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Summary: In the wake of the mental health crisis exacerbated by the COVID-19 pandemic and spotlighted in a recent Surgeon General advisory on loneliness and isolation, federal agencies have released proposed rules to reinforce and bolster the Mental Health Parity and Addiction Equity Act (MHPAEA), and improve overall mental health benefits offered in group health plans.
On July 25, 2023, the Department of Health and Human Services, the Department of Labor, and the Department of the Treasury (collectively, the Departments) released new proposed rules to better ensure access to mental health and substance abuse disorder (MH/SUD) treatment for workers covered by employer-sponsored group health plans.
MHPAEA, enacted in 2008, requires group health plans offering MH/SUD benefits to provide the same level of benefits for MH/SUD treatment and services that they do for medical/surgical care. Opioid use disorder, eating disorders, autism spectrum disorder, anxiety, and depression, amongst many others, are all examples of conditions covered under MH/SUD benefits.
MHPAEA prevents group health plans providing MH/SUD benefits from imposing limits on those benefits that are more stringent than limits on medical/surgical benefits. This means any of the following requirements imposed on a plan’s MH/SUD benefits cannot be more restrictive than those applied to the plan’s medical and surgical benefits:
MHPAEA requirements generally apply to both self-funded, fully insured, grandfathered, and non-grandfathered plans that offer MH/SUD benefits. The following group health plans are exempt from MHPAEA requirements:
Small fully insured employer plans are generally required to comply with the MHPAEA by satisfying the essential health benefit requirements of the ACA.
The Consolidated Appropriations Act, 2021 (CAA, 2021), enacted on December 27, 2020, amended MHPAEA, to expressly require health plans subject to MHPAEA to conduct and document their comparative analyses of the design and application of NQTLs, and provide this analysis to the Departments (or an applicable state authority) upon request. This NQTL comparative analysis requirement went into effect on February 10, 2021.
The Departments released these proposed rules in response to an observed pattern where group and individual health plans are not complying with MHPAEA requirements, particularly the NQTL comparative analysis requirements. The Departments posted a MHPAEA 2022 Enforcement Fact Sheet in conjunction with the release of these new proposed rules to illustrate the pattern of noncompliance.
MPHAEA’s fundamental purpose is to ensure individuals have sufficient and appropriate access to MH/SUD benefits offered in health plans and that these benefits are not more restrictive or burdensome for individuals to access than the medical/surgical benefits offered under the same health plan. To that end, highlights of these new proposed rules include:
The Departments also posted a Technical Release for public comments to inform future guidance with respect to network composition-related NQTL data submissions and also to set standards for a potential MHPAEA enforcement safe harbor.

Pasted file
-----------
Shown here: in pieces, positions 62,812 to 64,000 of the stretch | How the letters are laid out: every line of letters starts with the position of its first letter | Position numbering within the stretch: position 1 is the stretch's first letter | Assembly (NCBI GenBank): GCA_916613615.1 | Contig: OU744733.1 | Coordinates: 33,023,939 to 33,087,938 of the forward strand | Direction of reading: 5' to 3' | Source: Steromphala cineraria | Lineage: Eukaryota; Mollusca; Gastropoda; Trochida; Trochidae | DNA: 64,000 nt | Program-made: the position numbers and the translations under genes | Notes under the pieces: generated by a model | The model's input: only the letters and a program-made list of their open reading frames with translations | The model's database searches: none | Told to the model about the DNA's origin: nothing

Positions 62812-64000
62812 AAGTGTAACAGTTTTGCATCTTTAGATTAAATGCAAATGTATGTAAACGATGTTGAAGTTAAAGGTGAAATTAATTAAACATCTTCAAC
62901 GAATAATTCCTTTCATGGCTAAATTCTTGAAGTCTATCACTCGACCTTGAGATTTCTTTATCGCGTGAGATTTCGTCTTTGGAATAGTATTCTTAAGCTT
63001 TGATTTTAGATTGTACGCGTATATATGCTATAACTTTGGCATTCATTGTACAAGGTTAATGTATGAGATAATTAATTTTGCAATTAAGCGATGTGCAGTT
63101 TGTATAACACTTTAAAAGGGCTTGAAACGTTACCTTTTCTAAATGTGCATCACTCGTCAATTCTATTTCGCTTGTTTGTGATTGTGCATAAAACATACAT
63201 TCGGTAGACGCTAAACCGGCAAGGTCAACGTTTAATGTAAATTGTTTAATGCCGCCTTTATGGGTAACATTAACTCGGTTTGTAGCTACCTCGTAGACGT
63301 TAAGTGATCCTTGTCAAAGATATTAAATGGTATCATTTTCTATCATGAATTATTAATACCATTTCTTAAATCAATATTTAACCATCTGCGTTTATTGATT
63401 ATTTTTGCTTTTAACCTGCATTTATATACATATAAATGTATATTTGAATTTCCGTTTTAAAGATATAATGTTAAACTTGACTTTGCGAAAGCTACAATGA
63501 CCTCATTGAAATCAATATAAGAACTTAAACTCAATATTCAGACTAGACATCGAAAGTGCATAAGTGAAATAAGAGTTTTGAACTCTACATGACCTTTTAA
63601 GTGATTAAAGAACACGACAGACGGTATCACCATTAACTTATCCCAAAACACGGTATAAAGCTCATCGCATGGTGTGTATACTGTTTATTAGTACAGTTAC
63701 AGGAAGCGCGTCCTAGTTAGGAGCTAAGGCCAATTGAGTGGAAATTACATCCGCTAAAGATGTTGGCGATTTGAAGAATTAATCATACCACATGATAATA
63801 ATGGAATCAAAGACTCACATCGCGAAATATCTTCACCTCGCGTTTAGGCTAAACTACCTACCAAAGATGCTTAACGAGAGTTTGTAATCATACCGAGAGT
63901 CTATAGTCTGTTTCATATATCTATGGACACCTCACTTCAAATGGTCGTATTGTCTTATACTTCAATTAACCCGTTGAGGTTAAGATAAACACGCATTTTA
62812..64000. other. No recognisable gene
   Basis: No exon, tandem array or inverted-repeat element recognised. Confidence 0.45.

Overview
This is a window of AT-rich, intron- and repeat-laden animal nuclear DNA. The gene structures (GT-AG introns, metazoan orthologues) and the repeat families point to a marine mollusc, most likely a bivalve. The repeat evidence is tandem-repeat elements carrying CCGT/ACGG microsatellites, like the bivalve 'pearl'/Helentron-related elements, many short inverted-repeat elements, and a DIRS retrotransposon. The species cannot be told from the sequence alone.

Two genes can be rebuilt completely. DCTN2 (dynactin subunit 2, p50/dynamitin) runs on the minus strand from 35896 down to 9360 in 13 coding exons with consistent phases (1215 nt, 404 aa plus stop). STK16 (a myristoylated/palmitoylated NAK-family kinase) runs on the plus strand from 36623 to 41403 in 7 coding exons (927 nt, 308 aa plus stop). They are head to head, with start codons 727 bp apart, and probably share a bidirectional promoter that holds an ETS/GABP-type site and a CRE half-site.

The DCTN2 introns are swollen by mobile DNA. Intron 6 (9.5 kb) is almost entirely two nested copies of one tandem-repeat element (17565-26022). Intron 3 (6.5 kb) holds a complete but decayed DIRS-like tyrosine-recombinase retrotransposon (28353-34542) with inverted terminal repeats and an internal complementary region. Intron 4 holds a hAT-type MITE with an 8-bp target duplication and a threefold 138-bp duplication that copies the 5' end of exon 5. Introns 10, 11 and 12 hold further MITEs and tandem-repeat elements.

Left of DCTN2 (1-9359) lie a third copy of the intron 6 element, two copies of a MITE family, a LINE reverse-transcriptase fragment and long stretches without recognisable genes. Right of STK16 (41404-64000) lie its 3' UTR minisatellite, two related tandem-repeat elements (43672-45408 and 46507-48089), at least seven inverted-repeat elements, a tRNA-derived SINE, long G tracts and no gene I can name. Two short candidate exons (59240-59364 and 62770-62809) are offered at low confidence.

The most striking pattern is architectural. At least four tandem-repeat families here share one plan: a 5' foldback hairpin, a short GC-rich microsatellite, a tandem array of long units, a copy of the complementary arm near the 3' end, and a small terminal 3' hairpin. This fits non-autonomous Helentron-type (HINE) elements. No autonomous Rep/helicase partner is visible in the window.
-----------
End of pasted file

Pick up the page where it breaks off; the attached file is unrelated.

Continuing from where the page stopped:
Since these are proposed rules, there is no immediate action for employers sponsoring group health plans. These proposed rules are subject to a 60-day public comment period before final rules will be released by the Departments.
On a practical level, and as acknowledged in the preamble to these proposed rules, most employers sponsoring group health plans will generally rely on the following plan service providers to ensure compliance with the new rules, once finalized:
The release of these proposed rules signals a continued commitment by the Biden administration to tackling the mental health crisis and increased scrutiny on MHPAEA compliance and enforcement by the Departments. Plan sponsors are encouraged to confirm with their plan service providers that the required MHPAEA NQTL comparative analysis is being conducted, documented, and reflecting current plan terms, in accordance with the CAA 2021.
The Department of Labor provides a self-compliance tool link for further assistance and guidance.
Risk Strategies will continue to follow this development closely and provide updates when available. Reach out to your Risk Strategies representative with any questions or contact us directly at firstname.lastname@example.org.
 While MHPAEA generally does not mandate coverage of MH/SUD benefits, plans that do offer these benefits must provide coverage at the same level as they do for medical/surgical benefits.
 NQTLs are generally non-numerical requirements that limit the scope or duration of benefits.
 45 C.F.R. § 146.136(g).
 The Departments also released the longer MHPAEA Comparative Analysis Report to Congress, July 2023 accompanying these proposed rules.
 NQTL network composition data points would include, but would not be limited to, in-network and out-of-network utilization rates (including data related to provider claim submissions), network adequacy metrics (including time and distance data, and data on providers accepting new patients), and provider reimbursement rates (including as compared to billed charges).
 Public comments with respect to the Technical Release must be emailed to email@example.com and received by October 2, 2023.
 Page 187-188 of the preamble to the proposed rules states that the Departments expect that carriers and TPAs would perform most of the work associated with the NQTL evaluations and comparative analysis since they maintain and hold the necessary data, and are in the best position to help plans with MHPAEA compliance at the lowest cost and greatest scale.